The Morris Clown is a Grade II listed stone building dating from the 18th century, with some of the stones in its large rear garden coming from a demolished castle. It has character inside too, with murals painted by his first stepmother in the 1970s, depicting the Moulin Rouge and other French scenes in the style of painter Toulouse-Lautrec. The name Morris Clown was/is actually very controversial, and this is the only pub so named in the country. The pub sign actually depicts a Morris Fool (which dancing teams have) rather than a clown, and although Morris Dancing is a popular local pastime, the town’s dancers boycotted the pub because of its name for many years. Monday 29 May will see the traditional Whitsun dancing day when festivities start early.
Steve seems very happy in the pub – also his home – explaining: “I don’t have a wife, children or mortgage, so I’m very cheap to run. We’ve always had loyal customers and most are good friends. The most important thing about retirement is having something to do – but this is my life. When I lived in London I always wore trousers, but now I’m the boss of an old boozer I wear shorts. I wouldn’t want to be anywhere else.”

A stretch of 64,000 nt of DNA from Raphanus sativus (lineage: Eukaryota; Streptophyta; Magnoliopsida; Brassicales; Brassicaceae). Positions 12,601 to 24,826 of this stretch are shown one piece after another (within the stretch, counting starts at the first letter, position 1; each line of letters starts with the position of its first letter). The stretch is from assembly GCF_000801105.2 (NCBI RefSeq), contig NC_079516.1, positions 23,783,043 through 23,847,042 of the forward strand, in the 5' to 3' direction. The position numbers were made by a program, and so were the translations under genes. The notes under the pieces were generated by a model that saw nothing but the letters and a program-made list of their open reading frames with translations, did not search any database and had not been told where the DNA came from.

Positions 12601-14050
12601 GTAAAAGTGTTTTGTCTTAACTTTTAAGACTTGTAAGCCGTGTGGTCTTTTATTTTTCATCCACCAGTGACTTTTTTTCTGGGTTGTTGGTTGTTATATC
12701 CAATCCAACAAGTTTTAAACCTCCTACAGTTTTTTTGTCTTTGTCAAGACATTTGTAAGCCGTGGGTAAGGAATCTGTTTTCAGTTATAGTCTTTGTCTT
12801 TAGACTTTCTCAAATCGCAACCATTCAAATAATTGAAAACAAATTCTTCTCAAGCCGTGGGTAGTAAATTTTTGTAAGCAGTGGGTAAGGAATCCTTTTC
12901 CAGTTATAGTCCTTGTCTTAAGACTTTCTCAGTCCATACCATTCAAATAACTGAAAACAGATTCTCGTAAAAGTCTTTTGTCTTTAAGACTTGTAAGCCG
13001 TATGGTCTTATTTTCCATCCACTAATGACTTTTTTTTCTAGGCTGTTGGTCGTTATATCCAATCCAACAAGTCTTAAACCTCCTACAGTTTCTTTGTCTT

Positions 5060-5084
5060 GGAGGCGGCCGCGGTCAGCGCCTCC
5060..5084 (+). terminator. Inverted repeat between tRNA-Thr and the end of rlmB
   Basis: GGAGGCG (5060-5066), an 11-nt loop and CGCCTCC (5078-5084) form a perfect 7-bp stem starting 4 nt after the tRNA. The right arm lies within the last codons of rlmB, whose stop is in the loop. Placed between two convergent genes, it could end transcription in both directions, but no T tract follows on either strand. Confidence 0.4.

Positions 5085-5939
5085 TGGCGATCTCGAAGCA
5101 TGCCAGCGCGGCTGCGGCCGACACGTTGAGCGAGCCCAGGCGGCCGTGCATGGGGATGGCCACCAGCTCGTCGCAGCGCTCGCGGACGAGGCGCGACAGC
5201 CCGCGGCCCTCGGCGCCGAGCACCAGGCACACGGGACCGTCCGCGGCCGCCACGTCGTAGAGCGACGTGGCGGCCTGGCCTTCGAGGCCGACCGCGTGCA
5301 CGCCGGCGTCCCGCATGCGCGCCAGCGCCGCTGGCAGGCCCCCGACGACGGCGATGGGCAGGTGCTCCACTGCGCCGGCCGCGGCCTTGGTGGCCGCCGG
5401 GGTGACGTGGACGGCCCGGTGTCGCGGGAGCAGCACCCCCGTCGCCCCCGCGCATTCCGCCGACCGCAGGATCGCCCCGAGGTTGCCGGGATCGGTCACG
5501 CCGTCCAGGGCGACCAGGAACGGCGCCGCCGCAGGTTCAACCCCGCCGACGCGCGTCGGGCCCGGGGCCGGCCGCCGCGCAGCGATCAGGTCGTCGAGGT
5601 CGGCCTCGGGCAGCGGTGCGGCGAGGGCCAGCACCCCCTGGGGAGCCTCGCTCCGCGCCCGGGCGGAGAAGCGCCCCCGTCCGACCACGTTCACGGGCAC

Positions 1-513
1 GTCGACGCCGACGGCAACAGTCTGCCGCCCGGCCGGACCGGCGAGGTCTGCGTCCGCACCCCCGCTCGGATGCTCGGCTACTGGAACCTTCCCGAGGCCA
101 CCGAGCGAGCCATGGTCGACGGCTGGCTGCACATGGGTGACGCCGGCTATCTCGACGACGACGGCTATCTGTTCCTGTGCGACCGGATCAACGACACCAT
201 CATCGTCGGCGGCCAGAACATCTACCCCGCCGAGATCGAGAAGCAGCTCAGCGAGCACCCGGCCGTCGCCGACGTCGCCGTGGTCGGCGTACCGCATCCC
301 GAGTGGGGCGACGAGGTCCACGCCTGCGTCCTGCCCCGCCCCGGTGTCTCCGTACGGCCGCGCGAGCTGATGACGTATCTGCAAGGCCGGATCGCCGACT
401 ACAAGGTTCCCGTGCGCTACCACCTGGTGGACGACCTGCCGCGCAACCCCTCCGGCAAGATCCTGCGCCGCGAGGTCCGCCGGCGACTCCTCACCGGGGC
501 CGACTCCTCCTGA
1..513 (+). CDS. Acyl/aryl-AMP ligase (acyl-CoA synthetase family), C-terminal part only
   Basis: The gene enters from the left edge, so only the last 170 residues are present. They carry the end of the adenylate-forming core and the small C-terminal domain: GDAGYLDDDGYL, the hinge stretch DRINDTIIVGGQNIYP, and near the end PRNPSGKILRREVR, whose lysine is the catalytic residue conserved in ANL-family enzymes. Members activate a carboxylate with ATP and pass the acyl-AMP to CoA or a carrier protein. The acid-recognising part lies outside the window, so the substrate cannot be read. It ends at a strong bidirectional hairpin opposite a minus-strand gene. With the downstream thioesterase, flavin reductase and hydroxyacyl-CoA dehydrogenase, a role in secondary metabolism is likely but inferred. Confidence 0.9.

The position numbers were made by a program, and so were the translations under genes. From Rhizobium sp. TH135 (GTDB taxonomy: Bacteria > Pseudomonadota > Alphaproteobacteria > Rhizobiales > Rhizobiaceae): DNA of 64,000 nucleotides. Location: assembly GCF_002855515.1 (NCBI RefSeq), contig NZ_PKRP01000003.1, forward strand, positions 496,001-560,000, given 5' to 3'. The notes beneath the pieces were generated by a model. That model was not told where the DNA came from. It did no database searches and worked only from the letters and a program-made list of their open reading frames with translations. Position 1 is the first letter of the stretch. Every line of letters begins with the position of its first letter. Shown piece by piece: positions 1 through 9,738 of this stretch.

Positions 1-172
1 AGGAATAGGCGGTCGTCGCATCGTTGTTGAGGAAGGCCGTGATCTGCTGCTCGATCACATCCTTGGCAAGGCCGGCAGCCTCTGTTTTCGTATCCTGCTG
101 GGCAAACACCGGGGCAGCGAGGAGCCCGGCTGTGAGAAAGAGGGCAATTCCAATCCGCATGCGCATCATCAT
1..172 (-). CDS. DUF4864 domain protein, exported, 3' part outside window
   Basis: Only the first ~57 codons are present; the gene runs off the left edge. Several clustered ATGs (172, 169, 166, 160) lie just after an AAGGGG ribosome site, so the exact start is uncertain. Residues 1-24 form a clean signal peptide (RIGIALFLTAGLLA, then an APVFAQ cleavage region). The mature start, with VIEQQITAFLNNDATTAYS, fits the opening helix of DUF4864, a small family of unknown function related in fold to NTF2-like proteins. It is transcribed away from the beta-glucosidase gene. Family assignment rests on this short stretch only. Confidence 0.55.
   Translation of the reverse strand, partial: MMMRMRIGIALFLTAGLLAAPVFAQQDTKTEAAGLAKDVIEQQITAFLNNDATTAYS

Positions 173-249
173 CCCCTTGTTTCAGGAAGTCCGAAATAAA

On then to Wolvercote on the edge of Oxford, where Tim Bowring has been in charge for 27 years through various changes of ownership, having run a pub in Woodcote, near Reading, before that. The Plough was then owned by Oxford brewery Morrells, which was to cease brewing only two years later, and was one of four Morrells tenancies available at that time. He was attracted to the Plough because he liked Oxford and it had good living accommodation, and he and his wife could see opportunities for their teenage children.
“Morrells came to a messy end, and many of the pubs were sold to an outfit which did no work on the pubs and treated us badly – it was like dealing with the Kray Twins, a horrendous time,” said Tim. “But I managed to acquire the lease, and when Greene King bought most of the Morrells pubs, they had to honour that for six years. Greene King has always left us alone, as long as we pay the rent and sell plenty of beer. We can sell any of the real ales on Greene King’s guest list.”